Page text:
Respondents for this survey were selected from among those who have agreed to participate in Harris Interactive surveys. The data have been weighted to reflect the composition of the adult population. Because the sample is based on those who agreed to participate in the Harris Interactive panel, no estimates of theoretical sampling error can be calculated.
These statements conform to the principles of disclosure of the National Council on Public Polls.
The results of this Harris Poll may not be used in advertising, marketing or promotion without the prior written permission of Harris Interactive.
The Harris Poll® #150, December 3, 2010
By Samantha Braverman, Project Researcher, Harris Interactive
About Harris Interactive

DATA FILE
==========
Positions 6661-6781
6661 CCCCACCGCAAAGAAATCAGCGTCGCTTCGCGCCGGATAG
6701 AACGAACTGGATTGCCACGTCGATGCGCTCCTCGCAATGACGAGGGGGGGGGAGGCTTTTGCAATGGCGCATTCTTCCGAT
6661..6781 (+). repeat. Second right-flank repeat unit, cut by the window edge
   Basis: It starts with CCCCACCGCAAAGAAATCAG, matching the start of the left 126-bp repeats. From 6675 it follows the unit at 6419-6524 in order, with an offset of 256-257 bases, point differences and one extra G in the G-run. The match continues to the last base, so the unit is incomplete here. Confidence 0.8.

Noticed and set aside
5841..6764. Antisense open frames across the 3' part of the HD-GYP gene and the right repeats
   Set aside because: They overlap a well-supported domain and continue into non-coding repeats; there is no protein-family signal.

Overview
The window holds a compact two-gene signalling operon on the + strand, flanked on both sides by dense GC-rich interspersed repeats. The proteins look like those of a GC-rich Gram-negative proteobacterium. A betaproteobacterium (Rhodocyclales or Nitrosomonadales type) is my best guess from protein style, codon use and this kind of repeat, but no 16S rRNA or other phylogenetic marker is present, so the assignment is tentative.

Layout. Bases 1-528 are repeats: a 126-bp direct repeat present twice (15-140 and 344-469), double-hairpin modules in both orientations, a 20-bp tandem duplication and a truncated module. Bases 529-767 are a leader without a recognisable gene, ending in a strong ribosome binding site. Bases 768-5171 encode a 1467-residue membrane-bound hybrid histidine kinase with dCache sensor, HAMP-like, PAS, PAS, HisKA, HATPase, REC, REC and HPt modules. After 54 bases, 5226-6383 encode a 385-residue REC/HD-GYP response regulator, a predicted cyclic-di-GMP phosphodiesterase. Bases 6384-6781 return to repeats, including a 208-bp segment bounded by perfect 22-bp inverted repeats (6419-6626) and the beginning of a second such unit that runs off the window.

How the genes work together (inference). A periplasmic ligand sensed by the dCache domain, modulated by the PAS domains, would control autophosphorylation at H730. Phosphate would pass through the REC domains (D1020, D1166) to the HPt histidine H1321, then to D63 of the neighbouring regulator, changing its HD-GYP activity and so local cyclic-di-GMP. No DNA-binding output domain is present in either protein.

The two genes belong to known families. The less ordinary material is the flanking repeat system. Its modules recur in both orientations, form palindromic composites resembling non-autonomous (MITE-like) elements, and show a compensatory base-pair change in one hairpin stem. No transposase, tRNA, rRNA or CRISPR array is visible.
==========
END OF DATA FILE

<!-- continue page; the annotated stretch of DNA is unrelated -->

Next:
Harris Interactive is one of the world’s leading custom market research firms, leveraging research, technology, and business acumen to transform relevant insight into actionable foresight. Known widely for the Harris Poll and for pioneering innovative research methodologies, Harris offers expertise in a wide range of industries including healthcare, technology, public affairs, energy, telecommunications, financial services, insurance, media, retail, restaurant, and consumer package goods. Serving clients in over 215 countries and territories through our North American, European, and Asian offices and a network of independent market research firms, Harris specializes in delivering research solutions that help us – and our clients – stay ahead of what’s next. For more information, please visit www.harrisinteractive.com.